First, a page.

New credit card rules will drive up rates, punish responsible cardholders

Henry Percy
Well imagine that: another "reform" the Democrats imposed on the country for our own good, to force greater "fairness" into the financial order, turns out to be a wealth transfer from those who pay their bills on time to those who don't ("Law to hurt good credit-users").

Sound familiar? Remember how unfair it was for people to lose "their" house when they weren't making their payments? "Congress didn't intend to make credit more costly for consumers, but that's already happening." But not to worry: that's just an "unintended consequence."

One impact of the new law ... is that the pain is being spread more evenly, rather than being focused on delinquent cardholders, as before. "The price to pay for fairer credit seems to be higher interest rates all around."

So let me understand this: it's not fair that I pay lower interest rates just because I pay my bills on time. No, I now have the privilege of being forced to pay the costs when others do not pay their debts on time.

Even with credit reports and the advent of credit-scoring models, lenders still have trouble predicting with a high degree of certainty which specific borrowers might incur payment problems.

Before reform, lenders could quickly respond to this risk by raising rates on people who missed payments or got into other trouble, but that's not allowed now.

Consequently, all cardholders will be treated more or less the same.

Included in the collateral damage from these "unintended consequences":

• Higher interest rates and fees than before.

• New or higher annual fees.

• Reduced perks such as rebates or airline miles.

• Higher fees imposed on merchants, many of whom will pass the cost along to consumers as increased prices.

• Higher minimum credit purchases required by certain retailers.

Feeling better now with all this "fairness"?


Henry Percy is the nom de guerre for a technical writer living in Arizona. He may be reached at saler.50d@gmail.com.

Well imagine that: another "reform" the Democrats imposed on the country for our own good, to force greater "fairness" into the financial order, turns out to be a wealth transfer from those who pay their bills on time to those who don't ("Law to hurt good credit-users").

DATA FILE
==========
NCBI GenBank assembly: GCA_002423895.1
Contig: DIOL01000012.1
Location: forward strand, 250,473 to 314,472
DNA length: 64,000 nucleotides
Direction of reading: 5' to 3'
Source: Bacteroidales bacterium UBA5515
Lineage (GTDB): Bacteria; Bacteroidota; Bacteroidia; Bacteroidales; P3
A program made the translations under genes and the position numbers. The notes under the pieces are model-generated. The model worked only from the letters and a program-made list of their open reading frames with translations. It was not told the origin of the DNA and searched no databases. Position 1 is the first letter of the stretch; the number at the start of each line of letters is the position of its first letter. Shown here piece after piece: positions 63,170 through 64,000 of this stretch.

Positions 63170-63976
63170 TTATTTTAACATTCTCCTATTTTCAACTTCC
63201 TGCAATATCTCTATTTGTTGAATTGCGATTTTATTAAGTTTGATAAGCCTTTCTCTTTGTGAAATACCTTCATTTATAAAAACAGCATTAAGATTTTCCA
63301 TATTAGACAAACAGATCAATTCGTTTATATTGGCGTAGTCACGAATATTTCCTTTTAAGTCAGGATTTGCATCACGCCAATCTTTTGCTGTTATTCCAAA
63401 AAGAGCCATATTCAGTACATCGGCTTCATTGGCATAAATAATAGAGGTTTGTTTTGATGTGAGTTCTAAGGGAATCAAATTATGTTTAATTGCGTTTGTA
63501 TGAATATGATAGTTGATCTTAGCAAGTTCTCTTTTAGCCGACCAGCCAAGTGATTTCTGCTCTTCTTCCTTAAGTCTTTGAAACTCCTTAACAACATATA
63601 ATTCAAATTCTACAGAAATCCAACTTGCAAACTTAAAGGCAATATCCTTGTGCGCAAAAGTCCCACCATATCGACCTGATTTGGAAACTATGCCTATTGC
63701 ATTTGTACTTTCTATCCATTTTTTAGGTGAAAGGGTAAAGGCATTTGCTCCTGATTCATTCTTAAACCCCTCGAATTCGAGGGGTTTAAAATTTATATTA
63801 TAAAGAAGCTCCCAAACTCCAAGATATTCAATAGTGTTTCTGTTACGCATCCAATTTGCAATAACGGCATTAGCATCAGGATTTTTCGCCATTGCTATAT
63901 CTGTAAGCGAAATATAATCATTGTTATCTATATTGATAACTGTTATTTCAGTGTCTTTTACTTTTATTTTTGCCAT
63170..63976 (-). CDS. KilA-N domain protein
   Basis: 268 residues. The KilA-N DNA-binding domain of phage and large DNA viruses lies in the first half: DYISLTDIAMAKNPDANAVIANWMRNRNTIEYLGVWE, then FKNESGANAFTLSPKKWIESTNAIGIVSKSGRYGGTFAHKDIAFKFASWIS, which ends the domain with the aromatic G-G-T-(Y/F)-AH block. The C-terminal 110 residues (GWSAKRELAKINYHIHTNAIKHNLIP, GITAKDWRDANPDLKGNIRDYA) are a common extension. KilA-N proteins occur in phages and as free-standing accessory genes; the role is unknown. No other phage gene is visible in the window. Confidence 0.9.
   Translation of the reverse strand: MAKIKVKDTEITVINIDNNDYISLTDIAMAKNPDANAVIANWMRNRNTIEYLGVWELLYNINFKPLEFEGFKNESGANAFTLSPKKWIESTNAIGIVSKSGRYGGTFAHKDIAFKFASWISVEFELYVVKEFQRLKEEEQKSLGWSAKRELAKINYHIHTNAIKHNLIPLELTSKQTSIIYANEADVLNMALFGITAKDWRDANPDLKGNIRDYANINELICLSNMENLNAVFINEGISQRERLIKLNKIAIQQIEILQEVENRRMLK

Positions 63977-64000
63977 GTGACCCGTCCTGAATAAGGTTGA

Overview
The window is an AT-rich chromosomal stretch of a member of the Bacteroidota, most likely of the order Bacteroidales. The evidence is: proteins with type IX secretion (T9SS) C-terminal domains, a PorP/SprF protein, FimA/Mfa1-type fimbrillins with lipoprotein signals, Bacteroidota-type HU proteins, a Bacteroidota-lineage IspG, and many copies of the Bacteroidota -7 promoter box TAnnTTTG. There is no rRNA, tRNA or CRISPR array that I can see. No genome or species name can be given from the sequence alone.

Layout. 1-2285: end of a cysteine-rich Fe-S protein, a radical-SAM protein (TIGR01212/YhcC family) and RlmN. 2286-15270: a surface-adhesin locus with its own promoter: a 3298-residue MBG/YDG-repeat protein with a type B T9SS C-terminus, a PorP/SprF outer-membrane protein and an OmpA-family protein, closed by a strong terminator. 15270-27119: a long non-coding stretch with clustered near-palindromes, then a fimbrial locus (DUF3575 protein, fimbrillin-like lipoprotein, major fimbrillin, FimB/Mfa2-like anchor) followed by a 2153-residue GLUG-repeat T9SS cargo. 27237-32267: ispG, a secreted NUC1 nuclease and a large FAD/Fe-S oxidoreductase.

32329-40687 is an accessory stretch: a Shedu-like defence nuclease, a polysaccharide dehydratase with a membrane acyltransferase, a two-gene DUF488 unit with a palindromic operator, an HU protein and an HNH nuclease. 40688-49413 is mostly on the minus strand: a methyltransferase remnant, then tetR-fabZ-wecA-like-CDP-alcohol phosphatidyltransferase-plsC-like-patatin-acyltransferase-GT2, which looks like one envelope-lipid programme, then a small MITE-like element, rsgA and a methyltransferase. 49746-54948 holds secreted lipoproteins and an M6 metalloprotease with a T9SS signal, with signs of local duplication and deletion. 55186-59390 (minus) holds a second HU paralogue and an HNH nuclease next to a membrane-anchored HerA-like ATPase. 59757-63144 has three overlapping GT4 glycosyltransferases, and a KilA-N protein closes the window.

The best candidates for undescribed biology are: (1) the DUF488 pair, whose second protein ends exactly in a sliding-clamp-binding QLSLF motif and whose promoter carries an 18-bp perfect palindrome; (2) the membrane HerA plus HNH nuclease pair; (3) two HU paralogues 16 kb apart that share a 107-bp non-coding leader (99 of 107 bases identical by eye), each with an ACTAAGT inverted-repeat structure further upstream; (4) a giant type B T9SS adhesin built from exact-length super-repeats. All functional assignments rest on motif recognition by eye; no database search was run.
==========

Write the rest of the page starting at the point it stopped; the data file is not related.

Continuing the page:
Sound familiar? Remember how unfair it was for people to lose "their" house when they weren't making their payments? "Congress didn't intend to make credit more costly for consumers, but that's already happening." But not to worry: that's just an "unintended consequence."

One impact of the new law ... is that the pain is being spread more evenly, rather than being focused on delinquent cardholders, as before. "The price to pay for fairer credit seems to be higher interest rates all around."

So let me understand this: it's not fair that I pay lower interest rates just because I pay my bills on time. No, I now have the privilege of being forced to pay the costs when others do not pay their debts on time.

Even with credit reports and the advent of credit-scoring models, lenders still have trouble predicting with a high degree of certainty which specific borrowers might incur payment problems.

Before reform, lenders could quickly respond to this risk by raising rates on people who missed payments or got into other trouble, but that's not allowed now.

Consequently, all cardholders will be treated more or less the same.

Included in the collateral damage from these "unintended consequences":

• Higher interest rates and fees than before.

• New or higher annual fees.

• Reduced perks such as rebates or airline miles.

• Higher fees imposed on merchants, many of whom will pass the cost along to consumers as increased prices.

• Higher minimum credit purchases required by certain retailers.

Feeling better now with all this "fairness"?


Henry Percy is the nom de guerre for a technical writer living in Arizona. He may be reached at saler.50d@gmail.com.